He said, “I love you, Carol” when he married Mom and YOU. He considers you his own. When he built you your harpsichord and helped pay for it when he realized your babysitting money was going to take you forever. When he grounded you for being 5 minutes late from a date. He bonded with your intelligence, music, and wit.
He said, “I Love you, David” when he marched you down to apologize to that little old lady on Johnson street after you and another 3 or 4 year-old buddy broke all her basement windows with rocks. He loved helping you with your model airplanes and compared you to his watchmaker father – who he respected as a mechanical genius.
He said “I love you, Paul” by allowing you to pursue new hobbies that he had no understanding of – hunting and HAM radios. He helped you, and all of us, with your Algebra by repeating himself over and over, only louder and louder. He loved you so much that he wanted you to have perfect pronunciation in French. Oui? What’s that mountain over there? Mount Blank – no, Mont Blanc!
We all can now remember the many ways that he said “I love you” – I know clearly now. He allowed me to convince him that skateboards weren’t that dangerous – and after that day when he took me to JCPenny’s to buy my first of many skateboards, my childhood was never the same! He accepted me when I came home from college breaks and announced that I didn’t want to go into medicine but rather engineering, then not engineering but rather teaching, then not teaching but art, then… he said “alright, that’s enough horsing around!”
And finally, Dr. Daniel Degallier, my dad, loved God.
Dad was very spiritually minded and sought earnestly for the Truth. When reality and church dogma did not match up, he wasn’t afraid to ask questions, search for answers, or abandon the church altogether. Even after becoming a leader in the Rosicrucian religion for 25 years – he still was open-minded enough to realize that it was not the answer after all.
The answer was much simpler. The simple act of a heavenly father’s love.
Dad loved to research this fact historically, philosophically, scientifically, legally, and in any other discipline.
It is said that our impression of God is directly affected by our experience with our fathers. I am glad to have been affected by my dad – who shaped my view of God. God, like my dad, is someone who loves truth and who’s truth matches reality. Someone who commands respect and requires justice – yet provides grace and mercy. Someone who loves to create and build. Someone who enjoys hard work and believes it is good.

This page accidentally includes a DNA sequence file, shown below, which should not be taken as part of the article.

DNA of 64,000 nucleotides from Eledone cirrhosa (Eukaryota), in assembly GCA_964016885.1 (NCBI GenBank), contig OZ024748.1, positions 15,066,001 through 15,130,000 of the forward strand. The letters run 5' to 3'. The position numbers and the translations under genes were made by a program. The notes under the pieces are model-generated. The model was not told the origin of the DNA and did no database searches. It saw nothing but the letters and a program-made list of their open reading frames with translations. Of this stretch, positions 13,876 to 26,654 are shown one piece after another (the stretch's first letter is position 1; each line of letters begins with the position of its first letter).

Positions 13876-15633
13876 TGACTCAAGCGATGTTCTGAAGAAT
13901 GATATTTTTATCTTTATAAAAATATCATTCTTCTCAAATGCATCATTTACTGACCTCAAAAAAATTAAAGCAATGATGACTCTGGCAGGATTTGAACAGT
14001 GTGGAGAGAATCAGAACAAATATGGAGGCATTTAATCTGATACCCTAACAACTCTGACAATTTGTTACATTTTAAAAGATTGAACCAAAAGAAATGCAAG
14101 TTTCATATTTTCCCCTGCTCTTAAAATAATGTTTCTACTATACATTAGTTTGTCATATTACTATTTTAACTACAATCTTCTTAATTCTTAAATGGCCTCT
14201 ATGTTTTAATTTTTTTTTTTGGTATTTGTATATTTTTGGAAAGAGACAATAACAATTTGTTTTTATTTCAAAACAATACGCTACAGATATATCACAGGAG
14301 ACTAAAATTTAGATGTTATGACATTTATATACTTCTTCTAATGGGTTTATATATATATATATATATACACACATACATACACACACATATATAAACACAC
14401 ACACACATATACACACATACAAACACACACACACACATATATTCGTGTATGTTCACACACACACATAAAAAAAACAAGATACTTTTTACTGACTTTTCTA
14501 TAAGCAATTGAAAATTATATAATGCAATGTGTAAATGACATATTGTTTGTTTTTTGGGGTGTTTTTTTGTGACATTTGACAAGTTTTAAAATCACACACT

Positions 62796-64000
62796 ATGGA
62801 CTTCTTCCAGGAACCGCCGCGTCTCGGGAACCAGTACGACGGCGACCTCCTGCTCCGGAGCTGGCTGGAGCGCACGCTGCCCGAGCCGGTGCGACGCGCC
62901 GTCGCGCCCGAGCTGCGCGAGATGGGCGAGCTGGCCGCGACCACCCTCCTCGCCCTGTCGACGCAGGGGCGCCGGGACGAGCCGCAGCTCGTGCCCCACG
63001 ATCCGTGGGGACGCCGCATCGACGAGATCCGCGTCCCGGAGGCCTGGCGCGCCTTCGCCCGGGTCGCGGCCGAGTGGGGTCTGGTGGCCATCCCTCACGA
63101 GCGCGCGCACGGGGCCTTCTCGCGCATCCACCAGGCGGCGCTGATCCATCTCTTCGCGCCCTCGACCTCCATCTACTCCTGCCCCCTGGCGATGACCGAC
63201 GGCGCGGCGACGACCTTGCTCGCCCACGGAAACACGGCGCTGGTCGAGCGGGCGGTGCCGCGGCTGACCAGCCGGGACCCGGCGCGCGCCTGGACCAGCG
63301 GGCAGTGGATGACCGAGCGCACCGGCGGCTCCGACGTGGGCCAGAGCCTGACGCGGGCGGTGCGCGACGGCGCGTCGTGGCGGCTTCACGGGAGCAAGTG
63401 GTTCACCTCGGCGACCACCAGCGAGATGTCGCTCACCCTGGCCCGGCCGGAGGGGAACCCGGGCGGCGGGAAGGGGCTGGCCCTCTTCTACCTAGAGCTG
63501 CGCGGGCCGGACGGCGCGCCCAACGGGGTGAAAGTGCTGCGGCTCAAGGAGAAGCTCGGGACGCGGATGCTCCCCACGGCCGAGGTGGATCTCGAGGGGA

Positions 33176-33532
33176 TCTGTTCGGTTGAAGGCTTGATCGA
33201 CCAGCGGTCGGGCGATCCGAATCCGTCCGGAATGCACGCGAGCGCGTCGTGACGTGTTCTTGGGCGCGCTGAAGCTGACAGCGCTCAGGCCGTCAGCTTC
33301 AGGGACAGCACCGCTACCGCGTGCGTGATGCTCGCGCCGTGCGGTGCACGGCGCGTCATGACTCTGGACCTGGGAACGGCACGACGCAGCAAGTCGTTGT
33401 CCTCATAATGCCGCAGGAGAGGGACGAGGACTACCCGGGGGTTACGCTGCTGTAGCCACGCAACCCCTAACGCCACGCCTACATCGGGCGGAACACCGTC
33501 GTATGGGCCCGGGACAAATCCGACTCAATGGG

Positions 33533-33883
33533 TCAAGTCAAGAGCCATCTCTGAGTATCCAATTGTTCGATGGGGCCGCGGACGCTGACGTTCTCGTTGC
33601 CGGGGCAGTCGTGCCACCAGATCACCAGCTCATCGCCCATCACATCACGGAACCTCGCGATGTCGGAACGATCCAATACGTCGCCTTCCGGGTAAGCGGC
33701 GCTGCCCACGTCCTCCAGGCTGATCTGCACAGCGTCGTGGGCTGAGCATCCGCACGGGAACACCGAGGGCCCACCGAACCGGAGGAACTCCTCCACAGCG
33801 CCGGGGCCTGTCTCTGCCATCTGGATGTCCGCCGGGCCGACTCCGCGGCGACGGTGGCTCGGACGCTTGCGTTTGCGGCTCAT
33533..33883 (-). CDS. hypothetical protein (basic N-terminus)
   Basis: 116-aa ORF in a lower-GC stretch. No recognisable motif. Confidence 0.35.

Because I know my dad, I have just a glimpse of what our perfect heavenly Father is like: Someone who loved me so much that he would give his own life for me …
So, although you never may have SAID those words – we heard them in all that you did. You loved God, life, friends, and family – and I have some words for you, Dad: “Thank you”.
Velma (Ask) Degallier
There was a party thrown in heaven in honor of Velma Degallier on Saturday evening, Dec. 19, 2015, when she was reunited with those that had gone on before her, including her husband, Daniel; her mother; father; brothers and sisters; to mention a few, but most importantly, Jesus Christ, The Savior of the world and Creator of the universe. She now has a new, perfect body that not only stands tall and is pain-free but is dancing to the glory of God. And she will be having the best Christmas ever this year.
She was born Oct. 3, 1923, to Haakon and Karen Ask. She lived in the Winona area, her whole life and graduated from Winona Senior High School in the spring of 1941, as her classmates, friends and family were enlisting into World War II. She married Robert Runkel April 22, 1945, in Winona, with whom she had a daughter. He died in July of 1958. On the rainy day of Aug. 27, 1960, she married Dr. Daniel Degallier in a little log cabin in Balsam Lake, Wis. They lived and raised their family in Winona. Daniel passed into Glory in 2008.
Velma was an active member of Pleasant Valley Evangelical Free Church (PVEFC) for almost 40 years. She was also past president of the Winona County Medical Auxiliary, and a member of a small local ladies Bible Study group after the surrendering of her heart to The LORD God Almighty. The friendships she made there carried her with a strength that surpasses all understanding as her friends were with her from that beginning, decades ago, through many of life’s trials, and right up to the ushering of her into the throne room of God this past Saturday evening.
Velma worked at F.N. Woolworth and then as a secretary at J.R. Watkins Co. for 10 years. Her most important and fulfilling job was raising her family. Her children were the highlight of her life.
Those continuing without her include her children, Jon (Alice) and their children, Isabelle Holdridge, Jon-Alec, Joel and Roman Degallier, Carol (Mark) Freed and their son, Erik, David (Jan) and their children, Les and Treva Ellis, Nicole Meech, Sarah Degallier, Tyler and Jacob Ryan, Dr. Paul (Sue) and their children, Peter, Josh, Thomas and Natalie Degallier, Mark (Beth) and their children, Emily Langr, Daniel and Clara Degallier; five great-grandchildren; sisters, Esther Fiene, Carol (Loren) Kilstofte, Anita (Craig) Currier; brothers Roy and Lyle Ask; many more relatives; and friends.
Those gone on before her include her parents; husbands, Robert Runkel and Daniel Degallier; brothers, Carl and Walter Ask; sisters, Hardy Napstad, Florence Votruba, Evelyn Millen, Alma Eberhard, Hazel McElmury.
She will be looking forward to seeing all her friends, brothers and sisters in Christ that she has left behind for now in Glory someday soon. Praise be to the King!!